We do not read the holding in Gomez to be based merely on a facile distinction between ethnicity and geography. To do so would be to extricate the holding from its facts and to rest on a precarious constitutional foundation. See Bakke, 438 U.S. at 291, 98 S. Ct. at 2748 (" [E]thnic distinctions of any sort are inherently suspect and thus call for the most exacting judicial scrutiny."). It would be far too easy to veil ethnic bias in sentencing (whether advertently or inadvertently) by focusing instead on the defendant's geographical ties. See also United States ex rel. Garcia v. O'Grady, 812 F.2d 347, 353, n. 8 (7th Cir. 1987).
Of course, this does not mean that sentencing courts must turn a blind eye to geographical troublespots when dealing with criminals who participate in the international drug business. American jurisprudence long has recognized that one objective of sentencing is to prevent similar misconduct of others, see Barker, 771 F.2d at 1368, and our circuit has sanctioned the implementation of this aim, when effectuated judiciously and with due deliberation. Id. It would be appropriate, therefore, for a sentencing court to consider the fact that a criminal has trafficked in drugs originating from a source country, like Colombia. The court properly may reach this conclusion, and should so state,3 by drawing reasonable inferences supported by the record. See Safirstein, 827 F.2d at 1387 (recognizing a litany of Ninth Circuit decisions that have permitted the drawing of reasonable inferences at sentencing). However, the Constitution demands that the focus be on the source of the drug trafficking. With this focus, the individual's national origin truly is irrelevant. An American dealing in Colombian drugs would be no less susceptible to an enhanced sentence than would be a Colombian. Understood in this way, and only in this way, we embrace the ethnicity/geography distinction made by our sister circuit.4
Finally, appellant seeks to have any resentencing performed by a different judge. He argues that remand to a different judge is necessary in order "to preserve the appearance of justice." Absent "unusual circumstances," however, resentencing is to be done by the original sentencing judge. United States v. Alverson, 666 F.2d 341, 349 (9th Cir. 1982). This court has articulated several factors to be considered in deciding whether resentencing should be conducted by a different judge. They include: (1) the difficulties, if any, that the district court would have at being objective upon remand because of prior information received; (2) whether reassignment is advisable to preserve the appearance of justice; and (3) whether reassignment would entail waste and duplication of effort out of proportion to any gain in preserving the appearance of justice. Id. at 349.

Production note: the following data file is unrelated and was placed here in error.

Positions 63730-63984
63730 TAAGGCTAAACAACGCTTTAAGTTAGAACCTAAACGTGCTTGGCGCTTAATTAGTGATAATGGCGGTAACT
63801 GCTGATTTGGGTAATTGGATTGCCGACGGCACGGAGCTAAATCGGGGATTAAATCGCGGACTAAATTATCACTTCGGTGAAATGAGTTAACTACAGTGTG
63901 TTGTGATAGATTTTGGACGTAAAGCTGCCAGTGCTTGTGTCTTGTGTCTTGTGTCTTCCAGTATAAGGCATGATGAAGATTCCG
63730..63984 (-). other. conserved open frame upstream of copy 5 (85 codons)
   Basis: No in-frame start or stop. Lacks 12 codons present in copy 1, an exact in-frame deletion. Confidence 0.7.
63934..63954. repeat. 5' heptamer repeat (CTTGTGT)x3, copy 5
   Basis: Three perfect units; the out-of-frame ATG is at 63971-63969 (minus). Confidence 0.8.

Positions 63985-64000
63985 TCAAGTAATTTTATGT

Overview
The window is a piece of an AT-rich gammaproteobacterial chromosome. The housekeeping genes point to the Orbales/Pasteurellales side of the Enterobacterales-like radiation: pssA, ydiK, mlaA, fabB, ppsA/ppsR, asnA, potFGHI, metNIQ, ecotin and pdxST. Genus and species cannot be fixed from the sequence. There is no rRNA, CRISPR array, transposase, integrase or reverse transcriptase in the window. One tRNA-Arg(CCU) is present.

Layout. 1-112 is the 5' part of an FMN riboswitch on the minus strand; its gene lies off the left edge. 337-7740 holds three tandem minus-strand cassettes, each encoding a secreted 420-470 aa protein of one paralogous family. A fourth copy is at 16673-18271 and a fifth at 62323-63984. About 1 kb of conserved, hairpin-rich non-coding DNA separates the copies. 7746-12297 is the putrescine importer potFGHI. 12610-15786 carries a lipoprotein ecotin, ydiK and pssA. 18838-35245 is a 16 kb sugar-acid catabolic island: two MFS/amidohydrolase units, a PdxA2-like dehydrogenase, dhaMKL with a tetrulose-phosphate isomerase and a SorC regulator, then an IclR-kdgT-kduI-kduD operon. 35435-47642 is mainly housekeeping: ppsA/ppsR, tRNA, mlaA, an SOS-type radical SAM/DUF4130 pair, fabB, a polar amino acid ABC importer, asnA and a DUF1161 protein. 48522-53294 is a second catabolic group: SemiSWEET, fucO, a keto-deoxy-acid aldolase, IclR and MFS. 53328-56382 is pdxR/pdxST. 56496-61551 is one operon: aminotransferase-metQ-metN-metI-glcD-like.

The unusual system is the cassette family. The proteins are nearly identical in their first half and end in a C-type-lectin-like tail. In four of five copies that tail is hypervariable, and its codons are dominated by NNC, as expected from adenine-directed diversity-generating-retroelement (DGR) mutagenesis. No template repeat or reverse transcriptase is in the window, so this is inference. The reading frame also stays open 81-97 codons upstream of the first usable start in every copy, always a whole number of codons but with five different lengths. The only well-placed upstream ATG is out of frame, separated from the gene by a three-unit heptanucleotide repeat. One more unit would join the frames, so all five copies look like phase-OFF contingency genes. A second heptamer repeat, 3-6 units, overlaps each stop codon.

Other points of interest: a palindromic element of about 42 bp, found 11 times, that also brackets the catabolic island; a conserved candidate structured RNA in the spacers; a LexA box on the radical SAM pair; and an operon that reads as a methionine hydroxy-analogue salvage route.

We find that there is no need to remand this case to a different judge for resentencing. The fact that a judge has strong feelings on a particular crime does not automatically disqualify him from sentencing those who have committed that crime. There is nothing in the record to indicate that the trial judge would be other than objective, fair and impartial if called upon to resentence the appellant in this case. Furthermore, in order for another court to sentence Borrero, it would have to review the voluminous pleadings and testimony in this case and make its own factual findings. This would entail substantial waste and duplication of effort out of proportion to any gain in preserving the appearance of justice. We therefore vacate the sentence and remand the matter to the trial judge for resentencing consistent with this opinion.
VACATED AND REMANDED.
The Honorable Roger G. Strand, United States District Judge, District of Arizona, sitting by designation
Section 3577 provides: "No limitation shall be placed on the information concerning the background, character, and conduct of a person convicted of an offense which a court of the United States may receive and consider for the purpose of imposing an appropriate sentence."
The court conceded that both Borrero and Lind had lied, but believed Lind's lying was "less egregious" because he perjured himself at sentencing, whereas Borrero committed perjury at trial
In this area of constitutional sensitivity, we believe it to be the better practice for the sentencing court to explicitly state the precise factual support in the record to conclude that the convicted defendant has trafficked in narcotics from a source country. If the particular drugs in question cannot be linked directly to a source country, the sentencing court should explain the foundation for its belief that the defendant has participated in narcotics distribution from a source country
We do not believe that the Seventh Circuit intended anything more by this distinction. We doubt, for example, that the Seventh Circuit would tolerate an enhanced sentence given to a first-time defendant who came to the United States legally from Colombia fifteen years ago, where there is no evidence of Colombian drug ties
Of course, the facts in this case are not so attenuated. Nevertheless, we have concluded, supra, that the district court did not make an inference that the drugs in question came from Colombia.